Essential reading on asbestos exposure for home handypersons or anyone considering their own home renovations. Dr Melissa Stoneham reports on a new study showing that the majority of people undertaking DIY renovations are failing to protect themselves from the dangers of asbestos. She writes:
With home improvement shows such as House Rules, Backyard Blitz and The Block becoming ever more popular and with people of all ages tuning in, there are plenty of opportunities for the everyday person to get some great ideas for their next remodelling project. However, one of the flip sides to these shows, is the increased risk of home handymen (and women) being exposed to hazards such as asbestos fibres. Houses built in Australia before 1990 have been known to contain some asbestos materials. Asbestos was a popular component in building products ranging from floor and ceiling tiles to insulation, roofing material and fencing for decades. Once prized for its strength and durability, companies gradually stopped using asbestos after it was linked to mesothelioma and other health problems. Australia has since instituted a total ban on the use and importation of asbestos.
Asbestos fibres are not visible to the naked eye but, they are very light, remain airborne for a long time, and can be carried by wind and air currents over large distances. Exposure to asbestos fibres, which can lodge deep in the lungs, can lead to pleural plaques, asbestosis, lung cancer and mesothelioma. Recently, media around asbestos has increased its risk profile and caused concern in the general public. However, if left undisturbed, asbestos cement materials in good condition do not pose a health risk because the asbestos fibres are bound together in solid cement.
A report in the Australian Medical Journal of Australia, titled “Asbestos exposure during home renovation in New South Wales” examined this issue in further detail. The research team, which included UNSW Associate Professor Deborah Yates, a thoracic physician at the St Vincent’s Clinical School, administered a postal survey in 2008, to 10 000 New South Wales adults who were randomly selected from the electoral roll. The questionnaire examined renovation activity, tasks undertaken during renovation and family members reportedly exposed to asbestos.
A response rate of 37.5 per cent was achieved and from those who responded, more than 44 per cent (n=858) had renovated their home, with around half being do-it-yourself (DIY) renovators.
The results indicated that more than 60 per cent, or 527 people, reported being exposed to asbestos during their home renovations and just over 39 per cent reported that their partner had been exposed to asbestos during renovations. A little over a fifth (22.8%; n=196) of respondents also reported that their children had been exposed to asbestos during renovations. Around 14 per cent of renovators reported that they planned further home renovations in the next five years.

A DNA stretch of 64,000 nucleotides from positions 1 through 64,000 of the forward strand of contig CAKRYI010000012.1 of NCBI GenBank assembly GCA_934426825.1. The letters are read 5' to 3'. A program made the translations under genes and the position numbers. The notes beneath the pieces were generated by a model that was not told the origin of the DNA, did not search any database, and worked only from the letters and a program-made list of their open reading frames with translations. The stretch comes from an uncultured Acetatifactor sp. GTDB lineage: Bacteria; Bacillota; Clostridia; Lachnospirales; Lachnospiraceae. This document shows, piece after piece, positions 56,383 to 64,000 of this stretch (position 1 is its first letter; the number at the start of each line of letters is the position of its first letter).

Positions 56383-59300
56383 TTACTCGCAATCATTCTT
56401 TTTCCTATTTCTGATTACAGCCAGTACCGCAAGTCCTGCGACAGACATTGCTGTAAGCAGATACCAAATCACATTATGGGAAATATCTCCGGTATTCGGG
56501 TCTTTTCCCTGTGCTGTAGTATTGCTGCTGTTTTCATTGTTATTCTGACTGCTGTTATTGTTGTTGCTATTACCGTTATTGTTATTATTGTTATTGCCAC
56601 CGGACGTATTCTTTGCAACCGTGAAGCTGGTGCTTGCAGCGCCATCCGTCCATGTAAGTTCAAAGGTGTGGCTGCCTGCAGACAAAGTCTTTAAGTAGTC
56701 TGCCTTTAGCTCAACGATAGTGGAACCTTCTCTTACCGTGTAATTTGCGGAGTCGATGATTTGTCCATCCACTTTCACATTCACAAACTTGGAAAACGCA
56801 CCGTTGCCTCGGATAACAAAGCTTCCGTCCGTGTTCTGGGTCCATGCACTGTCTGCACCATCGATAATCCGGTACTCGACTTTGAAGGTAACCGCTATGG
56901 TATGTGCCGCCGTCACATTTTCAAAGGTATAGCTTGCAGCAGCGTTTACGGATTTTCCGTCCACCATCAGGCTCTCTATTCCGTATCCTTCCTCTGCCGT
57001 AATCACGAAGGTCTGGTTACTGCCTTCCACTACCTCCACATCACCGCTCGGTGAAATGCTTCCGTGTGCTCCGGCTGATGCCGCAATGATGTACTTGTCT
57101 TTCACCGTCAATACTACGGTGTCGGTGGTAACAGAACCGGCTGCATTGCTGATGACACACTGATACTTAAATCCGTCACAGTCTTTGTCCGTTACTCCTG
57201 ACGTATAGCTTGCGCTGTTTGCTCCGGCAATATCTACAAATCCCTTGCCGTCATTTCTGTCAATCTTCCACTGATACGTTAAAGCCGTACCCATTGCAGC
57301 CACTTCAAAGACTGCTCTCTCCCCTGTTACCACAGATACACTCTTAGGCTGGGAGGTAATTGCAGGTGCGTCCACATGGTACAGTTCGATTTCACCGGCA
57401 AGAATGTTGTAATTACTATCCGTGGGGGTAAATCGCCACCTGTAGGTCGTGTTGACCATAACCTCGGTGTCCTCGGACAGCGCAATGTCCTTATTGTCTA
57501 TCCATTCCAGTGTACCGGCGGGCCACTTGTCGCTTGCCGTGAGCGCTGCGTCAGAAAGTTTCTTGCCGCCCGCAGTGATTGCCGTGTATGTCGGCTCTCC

When asked about the use of protective equipment, only 12 per cent of the DIY renovators reported using respiratory protection regularly, while 28.4 per cent used it “occasionally”, illustrating that even basic precautions providing protection against asbestos inhalation are often not used in many DIY renovations.
Although a number of limitations were noted including, the relatively low response rate and that participants were younger than usual NSW residents, this study suggests that home renovators need to be made more aware of the risks of asbestos exposure. Safe asbestos removal requires the use of protective gear, negative pressure respirators and special handling techniques. Home renovators who suspect they may have asbestos in their home are urged to hire experienced and licensed professionals to undertake the removal.
The Environmental Health Standing Committee (enHealth) in March this year, released “Asbestos—A guide for householders and the general public” which provides information to enable householders to sensibly and safely manage the risks arising from any occasional encounters with asbestos materials in and around their homes.
The guide is endorsed by the Australian Health Protection Principal Committee and was prepared in consultation with State and Territory governments and the Australian Government.The guide, which took two years to complete, was developed in response to the high volume of individual householders enquiries received by State, Territory and local government environmental health units in relation to asbestos identification and management. This easy to follow guide provides useful information and includes six steps for reducing the risk of exposure and do and don’ts for handling asbestos materials.
The authors of this month’s journal article finish off their paper, by suggesting that although recommendations have been made for asbestos removal in the commercial sector, active steps also need to be taken to prevent future possible disease in the residential sector. They state that whether exposure during home renovation will result in disease in the future remains to be seen, it is an entirely preventable exposure that needs to be addressed. I agree and it seems sensible to better market and promote the existing resource developed by enHealth to all potential home handymen across Australia.
Article: Asbestos exposure during home renovation in New South Wales. Eun-Kee Park, Deborah H Yates, Rebecca A Hyland and Anthony R Johnson. Medical Journal of Australia 2013; 199 (6): 410-413.
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Australian & New Zealand Journal of Public Health (ANZJPH)
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Journal for Water Sanitation and Hygiene Development
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American Journal of Public Health (AMJPH)
Health Promotion International (HPI)
American Journal of Preventive Medicine (AJPM)
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